Harvey Weinstein does not fucking get it. Before jury selection even started for his sexual assault trial in New York, his publicist Juda Engelmayer sent New York magazine’s Irin Carmon a 57-page oppo research file on his accusers. Because Harvey Weinstein’s publicist thought that smearing his accusers would help Harvey’s case.
Then there was Harvey Weinstein’s interview with the New York Post where he had the journalist come to his hospital room, and he whined, “I feel like the forgotten man.” And that “I made more movies directed by women and about women than any filmmaker, and I’m talking about 30 years ago. I’m not talking about now when it’s vogue. I did it first! I pioneered it!” Because Harvey Weinstein still thinks that making progressive-minded movies covers for the other stuff.
And then there’s his female lawyer, who told Vanity Fair that “regret sex is not rape.” Because his lawyer thinks she can sell the idea that all these women are just embarrassed. And then there’s Harvey’s scammy walker that he’s using as a disgusting sympathy prop to make him look like a decrepit old man, because Harvey thinks it will help his case.
Harvey Weinstein is sorry, so sorry, he got caught. Harvey Weinstein is not going to beg his 80-plus accusers for forgiveness. No, Harvey Weinstein has decided that he’s gonna try and beat the rap. And look, it’s worked for numerous powerful men in the past.
Our president had at least 23 sexual assault allegations against him. Weinstein is making a political calculation that like impeachment, sexual assault (and rape) are political battles fought in the court of public opinion. The good news for these women is that unlike Trump, who has the MAGA army on his side, Harvey Weinstein doesn’t have a cult to defend him.
But sadly that doesn’t mean he won’t get away with it.
Powerful, affluent men have been getting away with rape and sexual assault and sexual harassment since the dawn of time. In fact, it’s actually more unusual for men like Harvey Weinstein to be held responsible than it is for them to not.
Think of Jeffrey Epstein, who ran an enormous sex trafficking ring and wasn’t even punished until the Miami Herald’s Julie Brown got his accusers to talk. Even then Epstein never faced his victims and ultimately got away with snuffing himself in Manhattan's Metropolitan Correctional Center.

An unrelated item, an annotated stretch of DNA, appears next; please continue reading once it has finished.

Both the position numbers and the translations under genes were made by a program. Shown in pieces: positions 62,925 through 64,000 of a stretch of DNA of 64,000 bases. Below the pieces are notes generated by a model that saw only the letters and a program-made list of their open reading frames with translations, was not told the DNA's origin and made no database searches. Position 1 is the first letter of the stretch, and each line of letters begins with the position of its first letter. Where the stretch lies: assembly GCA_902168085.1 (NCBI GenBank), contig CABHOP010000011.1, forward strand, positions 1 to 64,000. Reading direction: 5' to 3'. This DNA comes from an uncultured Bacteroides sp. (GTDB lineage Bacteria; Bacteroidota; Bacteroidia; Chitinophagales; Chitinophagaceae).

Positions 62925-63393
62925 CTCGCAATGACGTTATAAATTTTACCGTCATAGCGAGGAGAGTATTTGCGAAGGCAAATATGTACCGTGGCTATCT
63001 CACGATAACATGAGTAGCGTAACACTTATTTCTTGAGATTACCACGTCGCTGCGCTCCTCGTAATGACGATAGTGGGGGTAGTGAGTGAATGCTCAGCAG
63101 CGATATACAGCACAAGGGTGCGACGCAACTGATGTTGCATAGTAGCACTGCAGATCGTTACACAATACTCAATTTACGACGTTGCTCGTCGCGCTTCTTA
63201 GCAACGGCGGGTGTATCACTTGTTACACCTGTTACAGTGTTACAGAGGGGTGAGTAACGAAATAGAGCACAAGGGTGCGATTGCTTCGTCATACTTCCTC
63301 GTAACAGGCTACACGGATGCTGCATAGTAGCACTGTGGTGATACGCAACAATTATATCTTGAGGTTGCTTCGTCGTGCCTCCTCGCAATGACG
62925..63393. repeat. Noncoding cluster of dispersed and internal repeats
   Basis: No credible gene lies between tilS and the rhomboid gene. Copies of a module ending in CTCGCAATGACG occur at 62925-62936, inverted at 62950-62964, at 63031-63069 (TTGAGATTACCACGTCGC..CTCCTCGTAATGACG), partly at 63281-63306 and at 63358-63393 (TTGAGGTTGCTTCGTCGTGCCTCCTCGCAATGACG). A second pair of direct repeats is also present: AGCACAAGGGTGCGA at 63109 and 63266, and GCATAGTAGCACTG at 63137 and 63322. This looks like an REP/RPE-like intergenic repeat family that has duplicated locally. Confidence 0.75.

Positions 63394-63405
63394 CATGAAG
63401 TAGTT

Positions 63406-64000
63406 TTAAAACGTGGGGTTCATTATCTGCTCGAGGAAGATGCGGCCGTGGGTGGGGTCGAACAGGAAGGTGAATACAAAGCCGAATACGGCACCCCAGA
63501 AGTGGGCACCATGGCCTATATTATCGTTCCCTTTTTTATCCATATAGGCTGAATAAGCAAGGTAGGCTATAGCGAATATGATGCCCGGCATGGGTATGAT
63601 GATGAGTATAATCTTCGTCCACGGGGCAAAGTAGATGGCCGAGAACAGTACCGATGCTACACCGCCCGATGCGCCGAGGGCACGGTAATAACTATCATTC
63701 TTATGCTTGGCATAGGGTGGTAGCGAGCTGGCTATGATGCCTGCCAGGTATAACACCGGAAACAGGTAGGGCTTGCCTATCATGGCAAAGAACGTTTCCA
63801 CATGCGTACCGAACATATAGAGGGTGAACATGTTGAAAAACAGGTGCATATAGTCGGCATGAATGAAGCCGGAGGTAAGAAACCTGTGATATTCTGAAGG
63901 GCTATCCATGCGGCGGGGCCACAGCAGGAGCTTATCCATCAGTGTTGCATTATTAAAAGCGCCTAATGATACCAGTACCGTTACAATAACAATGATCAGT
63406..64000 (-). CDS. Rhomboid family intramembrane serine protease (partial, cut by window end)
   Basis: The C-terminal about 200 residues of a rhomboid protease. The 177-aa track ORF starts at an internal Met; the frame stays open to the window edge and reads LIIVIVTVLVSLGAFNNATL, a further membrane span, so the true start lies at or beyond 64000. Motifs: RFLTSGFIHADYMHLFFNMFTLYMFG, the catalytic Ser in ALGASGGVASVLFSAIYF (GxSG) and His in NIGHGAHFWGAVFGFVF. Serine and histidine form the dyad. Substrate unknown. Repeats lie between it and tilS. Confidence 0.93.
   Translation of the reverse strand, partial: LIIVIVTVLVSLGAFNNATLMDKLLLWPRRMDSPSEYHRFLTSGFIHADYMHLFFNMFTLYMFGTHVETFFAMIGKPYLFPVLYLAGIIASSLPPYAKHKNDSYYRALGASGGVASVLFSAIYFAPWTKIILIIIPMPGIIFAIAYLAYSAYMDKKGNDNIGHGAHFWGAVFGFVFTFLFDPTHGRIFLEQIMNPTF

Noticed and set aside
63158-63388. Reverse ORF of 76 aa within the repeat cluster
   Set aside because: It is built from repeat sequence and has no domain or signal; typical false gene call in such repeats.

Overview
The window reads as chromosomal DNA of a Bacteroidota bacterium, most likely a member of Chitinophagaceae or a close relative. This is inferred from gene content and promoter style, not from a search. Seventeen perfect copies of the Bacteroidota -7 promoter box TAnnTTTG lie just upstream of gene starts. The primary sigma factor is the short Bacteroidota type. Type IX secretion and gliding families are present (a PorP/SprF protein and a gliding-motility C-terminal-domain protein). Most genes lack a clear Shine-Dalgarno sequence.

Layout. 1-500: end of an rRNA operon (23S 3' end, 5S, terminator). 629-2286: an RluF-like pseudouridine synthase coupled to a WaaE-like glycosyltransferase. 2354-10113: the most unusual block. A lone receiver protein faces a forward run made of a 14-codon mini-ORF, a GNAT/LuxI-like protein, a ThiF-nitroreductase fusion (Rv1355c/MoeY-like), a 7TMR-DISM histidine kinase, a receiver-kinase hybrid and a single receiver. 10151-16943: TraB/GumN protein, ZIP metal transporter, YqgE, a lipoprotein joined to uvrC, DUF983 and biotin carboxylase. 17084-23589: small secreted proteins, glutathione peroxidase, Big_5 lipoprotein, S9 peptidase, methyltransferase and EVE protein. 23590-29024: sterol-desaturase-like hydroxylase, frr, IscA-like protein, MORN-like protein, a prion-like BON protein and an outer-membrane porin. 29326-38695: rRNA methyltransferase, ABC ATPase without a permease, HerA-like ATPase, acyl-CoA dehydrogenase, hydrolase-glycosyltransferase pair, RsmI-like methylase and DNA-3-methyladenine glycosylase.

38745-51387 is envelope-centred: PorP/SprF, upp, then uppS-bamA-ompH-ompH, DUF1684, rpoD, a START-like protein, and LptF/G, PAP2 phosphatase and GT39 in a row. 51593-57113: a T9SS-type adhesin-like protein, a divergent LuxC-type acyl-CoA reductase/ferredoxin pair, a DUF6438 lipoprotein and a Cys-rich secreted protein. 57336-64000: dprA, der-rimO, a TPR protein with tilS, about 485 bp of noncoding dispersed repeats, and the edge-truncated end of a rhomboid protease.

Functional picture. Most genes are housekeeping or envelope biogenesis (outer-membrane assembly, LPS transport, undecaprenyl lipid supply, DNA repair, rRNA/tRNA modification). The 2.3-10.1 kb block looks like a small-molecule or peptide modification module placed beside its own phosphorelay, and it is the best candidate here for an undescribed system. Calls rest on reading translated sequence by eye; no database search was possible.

Yes, Weinstein’s allegations could be a turning point, or they could be a small exception to the rule that “ultimately rich guys get away with it.” Weinstein is now out of business. But will he actually be held accountable for his crimes? Will justice be served? No one knows.
And “justice” comes too late for many of his victims. Their lives aren’t going to be un-ruined. No one will go back in time and hire all the women against whom Weinstein launched whisper campaigns. From Rosanna Arquette to Ashley Judd to Annabella Sciorra—these women are not getting the many acting opportunities they missed out on back. And that’s true for a lot of these #MeToo victims. Think of the women kneecapped by Les Moonves or Mark Halperin—those women will never have a second shot at the careers that were stolen from them.
So yes, Harvey’s trial is a turning point—either women will get justice or they won’t. If Harvey does get nailed to the wall the way he deserves to be, it will be a sign that justice is applied evenly to everyone. If Harvey gets away with it, that will be proof that wealthy powerful people live by different laws. That powerful people can commit crime without consequences.
The world wants to see powerful men held accountable for their crimes. Hell, we all want that. There is a chance here to bend the arc of the universe towards justice, there is an opportunity here to say that violence towards women isn’t okay, that women's lives matter as much as men’s.
I’ve met Harvey. I had a close family member who worked for him. We thought he was a mean, abusive boss, but we never thought he was a dangerous sexual predator. Now that more than 80 women have come forward, will the courts do what’s right? Will justice finally be administered to powerful men? Or will we see once again that “When you’re a star they let you do it?”